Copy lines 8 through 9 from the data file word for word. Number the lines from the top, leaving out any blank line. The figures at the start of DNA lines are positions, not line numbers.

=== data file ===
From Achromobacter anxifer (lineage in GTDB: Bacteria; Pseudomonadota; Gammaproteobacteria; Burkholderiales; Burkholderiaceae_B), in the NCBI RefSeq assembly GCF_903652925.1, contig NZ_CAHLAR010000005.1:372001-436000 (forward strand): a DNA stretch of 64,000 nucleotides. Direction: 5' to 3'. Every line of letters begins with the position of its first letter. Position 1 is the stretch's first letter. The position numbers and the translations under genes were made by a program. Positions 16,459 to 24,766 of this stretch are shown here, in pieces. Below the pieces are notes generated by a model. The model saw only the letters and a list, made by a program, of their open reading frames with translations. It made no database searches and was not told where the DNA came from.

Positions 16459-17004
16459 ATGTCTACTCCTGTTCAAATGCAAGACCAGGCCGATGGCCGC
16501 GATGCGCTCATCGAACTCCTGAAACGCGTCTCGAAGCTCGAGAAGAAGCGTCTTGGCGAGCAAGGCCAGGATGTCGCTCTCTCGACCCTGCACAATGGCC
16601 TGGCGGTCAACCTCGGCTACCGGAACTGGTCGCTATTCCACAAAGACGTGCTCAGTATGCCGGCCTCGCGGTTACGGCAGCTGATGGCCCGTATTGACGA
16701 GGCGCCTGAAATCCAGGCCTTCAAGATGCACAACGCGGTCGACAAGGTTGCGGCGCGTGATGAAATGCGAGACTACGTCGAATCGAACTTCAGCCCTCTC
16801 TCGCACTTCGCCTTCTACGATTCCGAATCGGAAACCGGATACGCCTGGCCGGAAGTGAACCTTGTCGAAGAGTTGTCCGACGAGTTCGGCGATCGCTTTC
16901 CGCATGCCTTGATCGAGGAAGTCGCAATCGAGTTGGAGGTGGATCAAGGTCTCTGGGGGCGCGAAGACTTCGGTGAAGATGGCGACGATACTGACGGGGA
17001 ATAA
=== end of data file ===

16901 CGCATGCCTTGATCGAGGAAGTCGCAATCGAGTTGGAGGTGGATCAAGGTCTCTGGGGGCGCGAAGACTTCGGTGAAGATGGCGACGATACTGACGGGGA
17001 ATAA